Indiana Law Annotated for March 23, 2015

March 23, 2015

Read this ILA on the web.

This Week in the Law School

There will be a number of Bloomberg Law Training Sessions throughout the week.

Prof. Fred Aman will screen some of the video interviews he conducted with two prominent figures during the Civil Rights revolution of the 1960s on Tuesday.

Faculty members will present on their specific focus areas to 1Ls and can help provide guidance to students interested in pursuing a particular avenue of course work. Wednesday.

Roberta Kaplan, who represented plaintiff Edith Windsor in the landmark case United States v. Windsor, will speak on "Defeating DOMA" on Thursday.

A great panel on policing's past, present, and future in the aftermath of Ferguson will include our own Prof. Jeannine Bell and several other scholars on Thursday.


Monday, March 23

Bloomberg Law Training Session: Litigation and Dockets

Room 213, noon.

PILF Singing for Summer Salaries Training

If you signed up to work Singing for Summer Salaries, this mandatory volunteer training will inform you of the role you'll have and what to do on the day of the event. Room 125, noon.

Christian Legal Society Weekly Bible Study

All students interested in learning more about the Christian Legal Society or interested in engaging in Bible study are welcome. These sessions will take place every Monday through April 27. Room 120, noon.

Bloomberg Law Training Session: Public Interest and Government

Room 120, 5 p.m.


Tuesday, March 24

Family Law: Divorce Counseling 101

Interested in Family Law? Want to learn more about Indiana law? Come to a presentation on "My First Divorce," offered by Jennifer Bays Beinart of Bays Family Law. The presentation will cover everything from client intake to child support worksheets and settlement agreements. This presentation is aimed at law students and new attorneys and is the same presentation that was offered at the 2014 ISBA Solo and Small Firm Conference. If you are interested in attending this year's Solo and Small Firm Conference at French Lick Resort, come to this presentation to learn more about the type of programs offered this year. Room 216, noon.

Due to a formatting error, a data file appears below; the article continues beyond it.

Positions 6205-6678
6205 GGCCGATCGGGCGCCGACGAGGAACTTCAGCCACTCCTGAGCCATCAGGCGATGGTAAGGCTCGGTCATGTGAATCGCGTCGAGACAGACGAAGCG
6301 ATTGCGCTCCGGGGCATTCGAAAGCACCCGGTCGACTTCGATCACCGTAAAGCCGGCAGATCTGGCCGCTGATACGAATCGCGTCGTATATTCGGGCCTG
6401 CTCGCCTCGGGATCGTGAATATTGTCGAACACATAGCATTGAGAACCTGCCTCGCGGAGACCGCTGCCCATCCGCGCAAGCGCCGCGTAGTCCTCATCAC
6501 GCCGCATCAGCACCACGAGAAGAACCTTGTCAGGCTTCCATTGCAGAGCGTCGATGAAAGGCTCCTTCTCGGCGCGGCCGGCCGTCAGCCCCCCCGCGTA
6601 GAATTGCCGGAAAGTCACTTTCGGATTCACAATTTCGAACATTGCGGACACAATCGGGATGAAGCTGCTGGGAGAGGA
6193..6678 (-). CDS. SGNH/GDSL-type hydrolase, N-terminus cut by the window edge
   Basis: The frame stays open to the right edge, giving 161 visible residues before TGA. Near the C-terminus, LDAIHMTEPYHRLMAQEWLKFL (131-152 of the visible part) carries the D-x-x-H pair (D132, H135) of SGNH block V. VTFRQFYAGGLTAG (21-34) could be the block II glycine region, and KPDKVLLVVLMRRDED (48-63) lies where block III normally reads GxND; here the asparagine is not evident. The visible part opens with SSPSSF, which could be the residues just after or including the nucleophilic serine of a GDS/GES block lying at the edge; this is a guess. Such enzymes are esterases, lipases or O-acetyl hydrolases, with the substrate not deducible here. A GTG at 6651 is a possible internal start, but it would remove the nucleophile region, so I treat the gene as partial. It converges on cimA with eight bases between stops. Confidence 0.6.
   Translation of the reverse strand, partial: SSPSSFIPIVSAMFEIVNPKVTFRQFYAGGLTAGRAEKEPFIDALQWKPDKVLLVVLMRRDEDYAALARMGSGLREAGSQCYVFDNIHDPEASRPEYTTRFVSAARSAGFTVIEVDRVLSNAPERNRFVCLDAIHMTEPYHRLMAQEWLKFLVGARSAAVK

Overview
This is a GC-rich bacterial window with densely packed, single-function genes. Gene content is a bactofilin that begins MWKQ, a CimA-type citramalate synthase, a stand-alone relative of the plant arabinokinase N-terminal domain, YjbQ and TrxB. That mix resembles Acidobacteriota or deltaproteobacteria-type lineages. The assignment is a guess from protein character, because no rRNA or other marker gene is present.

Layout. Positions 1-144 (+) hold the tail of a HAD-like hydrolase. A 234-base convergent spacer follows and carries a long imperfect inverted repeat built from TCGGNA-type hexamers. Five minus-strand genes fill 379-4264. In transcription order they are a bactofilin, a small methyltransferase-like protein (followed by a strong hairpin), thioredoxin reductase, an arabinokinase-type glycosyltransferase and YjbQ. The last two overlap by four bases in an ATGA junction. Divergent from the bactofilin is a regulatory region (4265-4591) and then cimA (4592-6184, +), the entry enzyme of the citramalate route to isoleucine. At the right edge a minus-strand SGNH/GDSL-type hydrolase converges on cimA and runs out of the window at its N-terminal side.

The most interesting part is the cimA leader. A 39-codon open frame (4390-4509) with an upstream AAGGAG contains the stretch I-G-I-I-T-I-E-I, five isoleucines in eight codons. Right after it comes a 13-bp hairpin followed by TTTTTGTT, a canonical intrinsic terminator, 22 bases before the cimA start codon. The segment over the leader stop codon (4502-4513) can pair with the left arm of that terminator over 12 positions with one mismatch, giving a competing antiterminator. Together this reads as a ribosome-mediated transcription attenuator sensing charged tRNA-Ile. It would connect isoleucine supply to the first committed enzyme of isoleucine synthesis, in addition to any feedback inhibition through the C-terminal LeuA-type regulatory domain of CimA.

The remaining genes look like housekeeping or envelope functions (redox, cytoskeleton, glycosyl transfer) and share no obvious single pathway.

JAG Corps Panel

Join us for a panel discussion on similarities and differences of the JAG Corps in the Army, Navy, Air Force, Marines and Coast Guard. The members of the panel have each recently accepted offers from four of the five branches. They will offer tips and advice for applying to internships and active duty service, and share experiences specific to the various branches. Lunch is provided to those who RSVP on CareerNet. Room 213, noon.

Federalist Society Speaker Series: In Defense of Securitization after the Financial Crisis — Why the Assault on "Dark Money" Threatens Free Speech and How to Stop the Assault

Prof. David Snyder from the Washington College of Law at American University will speak on "In Defense of Securitization After the Financial Crisis, or Why Not to Ban Axes After an Axe Murder." This will be a great opportunity to learn more about the aftermath of the financial crisis and the current state of our economy. Prof. Ajay Mehrotra will be commenting on this lecture. Lunch will be provided. Room 125, noon.

JLSA Elections Fall 2015/Spring 2016

Jewish Law Students Association will be holding elections for board positions; the attendance of current JLSA members is strongly encouraged. Lunch will be provided. Room 222, noon.

Bloomberg Law Training Session for 1Ls

Room 214, 12:10 p.m.

Constance Baker Motley and Elbert Parr Tuttle: Creativity, Courage and Justice - A Video Presentation by Fred Aman

In 1988, Prof. Fred Aman did several days of video interviews with two very influential figures during the Civil Rights revolution of the 1960s and beyond: Judge Elbert Parr Tuttle, for whom Prof. Aman had clerked, and Constance Baker Motley, a major litigator for the NAACP and one of the key architects of the litigation strategies that culminated in Brown v. Board of Education. Motley later became a judge in 1966 in the Southern District of New York. Judge Tuttle had been chief judge of the Fifth Circuit Court of Appeals, which then included most of the Deep South: Alabama, Florida, Georgia, Louisiana, Mississippi, and Texas, and whose court had decided so many landmark civil rights cases. Constance Baker Motley, a black woman who began her legal career in the Deep South in the late 1940s, arguing some of the most important civil rights cases of her times, will be the primary focus of this presentation. Moot Court Room, 4 p.m.


Wednesday, March 25

Strategies for Summer Success

Come hear from Lisa Brown, professional development partner at Schiff Hardin in Chicago, Mike Chopp from the Indiana Attorney General's Office, and Katie Langlois from the Marion County Prosecutor's Office, on how to make the most of your summer legal experience, how to make yourself stand out, and how to avoid common pitfalls. Lunch provided for those who RSVP 24 hours prior to the event. Room 125, noon.